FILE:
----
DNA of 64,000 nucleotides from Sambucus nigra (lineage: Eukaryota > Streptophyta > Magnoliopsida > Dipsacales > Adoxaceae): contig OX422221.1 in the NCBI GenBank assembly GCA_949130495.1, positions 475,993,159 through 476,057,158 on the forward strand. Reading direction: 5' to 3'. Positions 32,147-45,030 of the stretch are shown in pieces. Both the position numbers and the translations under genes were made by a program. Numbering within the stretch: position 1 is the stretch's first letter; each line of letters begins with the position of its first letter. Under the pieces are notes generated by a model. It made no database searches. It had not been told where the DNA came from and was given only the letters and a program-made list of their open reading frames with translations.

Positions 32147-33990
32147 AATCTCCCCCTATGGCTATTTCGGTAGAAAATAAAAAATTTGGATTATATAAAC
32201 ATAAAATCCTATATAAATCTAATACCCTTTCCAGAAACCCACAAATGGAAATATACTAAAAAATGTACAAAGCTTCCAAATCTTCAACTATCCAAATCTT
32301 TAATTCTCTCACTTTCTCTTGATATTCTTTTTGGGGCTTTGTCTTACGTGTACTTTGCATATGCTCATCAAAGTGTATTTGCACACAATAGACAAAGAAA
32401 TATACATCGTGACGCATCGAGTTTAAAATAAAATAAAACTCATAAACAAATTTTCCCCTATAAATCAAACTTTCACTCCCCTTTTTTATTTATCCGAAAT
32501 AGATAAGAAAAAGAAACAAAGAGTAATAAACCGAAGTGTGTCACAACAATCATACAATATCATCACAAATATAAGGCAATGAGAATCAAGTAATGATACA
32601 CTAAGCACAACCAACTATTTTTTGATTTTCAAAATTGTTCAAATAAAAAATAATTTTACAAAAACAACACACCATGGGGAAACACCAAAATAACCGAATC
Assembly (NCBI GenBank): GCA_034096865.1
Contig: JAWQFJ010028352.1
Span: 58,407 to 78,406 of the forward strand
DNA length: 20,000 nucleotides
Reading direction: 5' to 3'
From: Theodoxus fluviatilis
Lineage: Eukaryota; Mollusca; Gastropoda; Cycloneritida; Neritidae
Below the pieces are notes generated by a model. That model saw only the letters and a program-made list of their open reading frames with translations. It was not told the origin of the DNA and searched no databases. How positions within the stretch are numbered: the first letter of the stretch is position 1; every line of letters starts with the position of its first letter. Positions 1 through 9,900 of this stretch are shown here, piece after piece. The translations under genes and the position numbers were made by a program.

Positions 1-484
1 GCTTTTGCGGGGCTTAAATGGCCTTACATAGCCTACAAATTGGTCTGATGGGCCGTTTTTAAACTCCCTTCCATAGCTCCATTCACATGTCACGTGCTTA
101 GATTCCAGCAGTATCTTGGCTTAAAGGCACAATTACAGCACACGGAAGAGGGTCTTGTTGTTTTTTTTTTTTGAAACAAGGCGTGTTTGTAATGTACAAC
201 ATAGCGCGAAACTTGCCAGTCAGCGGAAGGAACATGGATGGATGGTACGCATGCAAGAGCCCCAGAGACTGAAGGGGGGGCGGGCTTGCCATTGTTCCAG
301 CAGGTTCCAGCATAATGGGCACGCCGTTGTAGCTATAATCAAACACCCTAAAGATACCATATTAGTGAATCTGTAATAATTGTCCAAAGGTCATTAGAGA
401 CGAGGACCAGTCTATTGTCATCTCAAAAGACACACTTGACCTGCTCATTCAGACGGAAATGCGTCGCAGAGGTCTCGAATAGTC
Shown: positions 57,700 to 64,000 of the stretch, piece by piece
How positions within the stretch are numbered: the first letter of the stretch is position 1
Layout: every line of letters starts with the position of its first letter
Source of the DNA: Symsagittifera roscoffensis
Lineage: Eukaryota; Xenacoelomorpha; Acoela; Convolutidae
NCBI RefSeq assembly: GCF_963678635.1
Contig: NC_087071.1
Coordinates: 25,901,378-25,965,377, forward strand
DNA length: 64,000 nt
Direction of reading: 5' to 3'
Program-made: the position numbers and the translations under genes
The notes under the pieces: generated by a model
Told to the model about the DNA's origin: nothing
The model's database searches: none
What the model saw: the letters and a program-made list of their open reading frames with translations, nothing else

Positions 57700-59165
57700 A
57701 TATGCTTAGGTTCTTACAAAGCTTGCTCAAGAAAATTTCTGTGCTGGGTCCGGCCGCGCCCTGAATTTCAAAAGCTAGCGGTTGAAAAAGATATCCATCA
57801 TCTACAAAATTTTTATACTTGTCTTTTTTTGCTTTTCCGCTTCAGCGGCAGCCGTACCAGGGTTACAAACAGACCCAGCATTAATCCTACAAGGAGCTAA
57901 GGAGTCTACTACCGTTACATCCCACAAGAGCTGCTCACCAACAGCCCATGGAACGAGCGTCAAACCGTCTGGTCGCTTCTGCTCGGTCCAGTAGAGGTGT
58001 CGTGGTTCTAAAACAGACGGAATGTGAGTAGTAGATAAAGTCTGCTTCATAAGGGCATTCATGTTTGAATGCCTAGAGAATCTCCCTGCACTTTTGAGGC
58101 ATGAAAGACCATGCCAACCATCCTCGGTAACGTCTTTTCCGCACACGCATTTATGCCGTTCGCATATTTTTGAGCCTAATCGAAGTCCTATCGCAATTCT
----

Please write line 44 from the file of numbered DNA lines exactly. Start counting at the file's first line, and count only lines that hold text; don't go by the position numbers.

58101 ATGAAAGACCATGCCAACCATCCTCGGTAACGTCTTTTCCGCACACGCATTTATGCCGTTCGCATATTTTTGAGCCTAATCGAAGTCCTATCGCAATTCT